Budo - the spirit and principles of Hokushin Ittoryu
A true purpose and quality of martial art discipline - Budo
A purpose to train in a martial art discipline… is to strengthen oneself. But what does that really mean? We should not draw a quick conclusion on the meaning of strength. True strength is not a physical attribute to defeat opponents in combat, but rather a quality to overcome difficulties in our life itself.
The strength sought by the past Samurai warriors, was the strength to overcome fear of death.
This typically appears in "Hagakure"* as the concept of Bushido
A practical and spiritual guide for a warrior, drawn from a collection of commentaries by the clerk Yamamoto Tsunetomo a retainer of the Kyushu Saga (Nabeshima) clan during the latter 17th century
"Bushido, The Way of the Samurai is found in death.
In another words, if you are afraid of death, you cannot claim to be a samurai warrior.
Death should not be a result from an act of desperation. Rather it should be met with honor by understanding ones true thoughts and value in life.
However, even so “Death” stays the most ominous fear for any individual(s).
Thus during the old days in Japan, such strength to overcome that fear was achieved thru the intense practice of fencing (Kenjutsu) disciplines.
Because “true” strength was achieved by practicing the way of the sword (Katana), the sword also became considered as the “the spirit of a samurai”.
Unfortunately, few people remain today who understand such wonderful value inherent in the training of martial arts – Budo.
The quality of true swordsmanship
Then, how can one achieve a spirit fearless of death by practicing the art of swordsmanship?
Differing sword schools had various training methods such as Jikishin Kageryu’s Hojo kata (breathing methods), Nenryu – practitioner donning head protection charging into an opponent while being hit on the back by a shinai, Shinkageryu – gasshi (synchronous hits), and Itto-ryu – kiriotoshi (counter-cut down). All of these aimed for a simultaneous sword strike with the opponent.
A simultaneous sword strike meant cutting the opponent down while facing your own death. Hence these training methods were meant to overcome such fear. .
To achieve such state of mind was a prerequisite to master the art, and to become skilled in swordsmanship also meant that one had to accept such fate.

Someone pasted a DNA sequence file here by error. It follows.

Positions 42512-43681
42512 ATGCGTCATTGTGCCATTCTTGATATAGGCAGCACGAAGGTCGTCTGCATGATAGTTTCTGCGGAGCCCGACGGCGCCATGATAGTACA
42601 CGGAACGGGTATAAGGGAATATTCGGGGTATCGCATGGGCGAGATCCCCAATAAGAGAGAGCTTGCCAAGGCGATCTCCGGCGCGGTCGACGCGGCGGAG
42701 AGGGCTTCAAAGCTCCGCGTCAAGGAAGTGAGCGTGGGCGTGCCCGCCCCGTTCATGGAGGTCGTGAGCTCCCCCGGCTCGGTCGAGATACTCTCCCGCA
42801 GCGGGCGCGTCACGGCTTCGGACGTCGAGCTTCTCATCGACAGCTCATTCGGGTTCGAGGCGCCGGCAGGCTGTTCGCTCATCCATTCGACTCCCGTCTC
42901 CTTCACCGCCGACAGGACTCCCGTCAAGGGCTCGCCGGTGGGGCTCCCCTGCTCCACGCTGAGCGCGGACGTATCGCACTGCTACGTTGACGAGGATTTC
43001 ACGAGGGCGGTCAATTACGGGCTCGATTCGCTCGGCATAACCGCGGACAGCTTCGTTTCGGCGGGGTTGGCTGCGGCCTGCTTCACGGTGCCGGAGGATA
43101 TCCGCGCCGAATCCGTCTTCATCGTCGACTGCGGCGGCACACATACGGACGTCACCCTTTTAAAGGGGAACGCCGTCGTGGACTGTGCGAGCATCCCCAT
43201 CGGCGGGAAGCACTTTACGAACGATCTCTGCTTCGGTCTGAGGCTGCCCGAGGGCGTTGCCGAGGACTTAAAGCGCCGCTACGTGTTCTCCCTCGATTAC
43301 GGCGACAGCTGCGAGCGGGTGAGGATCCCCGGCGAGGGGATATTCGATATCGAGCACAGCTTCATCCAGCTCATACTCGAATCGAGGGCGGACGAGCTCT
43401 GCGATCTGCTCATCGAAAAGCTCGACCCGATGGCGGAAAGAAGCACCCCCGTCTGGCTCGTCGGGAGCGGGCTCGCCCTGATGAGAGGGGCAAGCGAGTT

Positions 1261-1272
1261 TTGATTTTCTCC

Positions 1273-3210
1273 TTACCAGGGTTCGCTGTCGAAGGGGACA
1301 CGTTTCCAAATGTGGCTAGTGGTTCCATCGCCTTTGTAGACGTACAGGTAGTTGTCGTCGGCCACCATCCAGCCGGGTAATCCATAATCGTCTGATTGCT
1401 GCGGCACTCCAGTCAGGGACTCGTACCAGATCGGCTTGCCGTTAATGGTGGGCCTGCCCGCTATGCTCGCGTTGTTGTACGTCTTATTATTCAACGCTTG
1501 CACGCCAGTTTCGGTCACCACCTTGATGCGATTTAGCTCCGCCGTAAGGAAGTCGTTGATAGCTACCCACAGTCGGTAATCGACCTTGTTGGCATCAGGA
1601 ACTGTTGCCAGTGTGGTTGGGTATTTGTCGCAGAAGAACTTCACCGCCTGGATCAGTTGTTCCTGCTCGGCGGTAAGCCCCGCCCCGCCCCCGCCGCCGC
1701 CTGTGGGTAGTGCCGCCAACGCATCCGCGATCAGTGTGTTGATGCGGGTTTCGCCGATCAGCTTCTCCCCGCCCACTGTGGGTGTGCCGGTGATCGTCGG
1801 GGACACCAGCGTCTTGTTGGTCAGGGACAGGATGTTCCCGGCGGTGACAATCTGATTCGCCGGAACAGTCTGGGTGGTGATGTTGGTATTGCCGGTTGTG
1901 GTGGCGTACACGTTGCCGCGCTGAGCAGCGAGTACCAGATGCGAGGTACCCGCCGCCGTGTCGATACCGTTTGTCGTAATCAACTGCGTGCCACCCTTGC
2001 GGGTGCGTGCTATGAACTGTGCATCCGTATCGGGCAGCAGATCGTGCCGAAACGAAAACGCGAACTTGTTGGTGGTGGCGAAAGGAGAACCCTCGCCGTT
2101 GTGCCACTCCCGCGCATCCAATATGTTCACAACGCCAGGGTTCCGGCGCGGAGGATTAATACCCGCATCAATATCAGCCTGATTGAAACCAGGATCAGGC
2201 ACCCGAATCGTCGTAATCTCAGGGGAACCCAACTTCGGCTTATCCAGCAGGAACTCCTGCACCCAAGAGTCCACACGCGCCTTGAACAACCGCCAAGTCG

Death is the biggest fear one can have. But by being released from such emotion, it enables us to act strong and dignified at all times.
When Master Yamaoka Tesshu* was questioned about the essence of swordsmanship he replied, “It is been bestowed from the Kwannon** of Asakusa." When the questioner searched for the actual answer by visiting Sensoji*** temple (in Asakusa), he found a writing on the ceiling of the main hall which read
You can overcome your fear given the loving grace of Kannon –
(Peace and calmness prevail.)
Tesshu thus stated that achieving a fearless and calm spirit was the essence of mastering the swordsmanship.
* Yamaoka Tesshū (山岡 鉄舟, June 10, 1836 – July 19, 1888), also known as Ono Tetsutarō or Yamaoka Tetsutarō, was a famous samurai of the Bakumatsu period, who played an important role in the Meiji Restoration. He is also noted as the founder of the Itto Shoden Muto-ryu school of swordsmanship and a master calligrapher.
**Kwannon (観音): "Goddess of Mercy and Compassion” from the Mahayana Buddist Tradition, – also known as Guan Yin in Chinese. https://en.wikipedia.org/wiki/Guanyin
*** Sensō-ji (金龍山浅草寺 Kinryū-zan Sensō-ji) is an ancient Buddhist temple located in Asakusa, Tokyo, Japan. It is Tokyo's oldest temple, and dedicated to the worship of Kwannon.
Not becoming a “Loser”
Even if you are highly skilled, you will not be able to win, whenever you confront somebody who is better and stronger than you. You might be able to win but you might also lose against any such opponents.
For instance a Boxing World Champion, can only reign as No. 1 at the most for a few years. This individual might also pretend to forget the various misfortunes that comes with life by wearing a champion belt for the moment, but anxiety of losing and other mishaps from happening will not go away.
From that perspective it is rather futile to just seek victory in life.
Thus a true swordsmanship does not train to seek strength for victory but merely spontaneity to be struck and strike simultaneously.
It is a simple matter – when the opponent strikes, you strike back at the same time.
Anybody can actually do so once they accept death and there needs to be no winner(s).
In essence a swordsmanship is to train not to become a Loser.
This principle can be applied in everyday life.
Do not “lose” yourself when facing hardships.
Do not “lose” your self-esteem and values.
Do not “lose” yourself in anxiety.
Do not “lose” your hope to failure and poverty.
An individual who does not become overwhelmed in such circumstances – is truly a “strong” individual and our training is meant to achieve such spirit and character.
You can live thru every day with joy and enthusiasm if you do not feel you have become a Loser.
Many people today do not understand such things since they are only concerned about winning or losing. It can be said that those who truly understand the inherent value of martial arts are now extremely rare.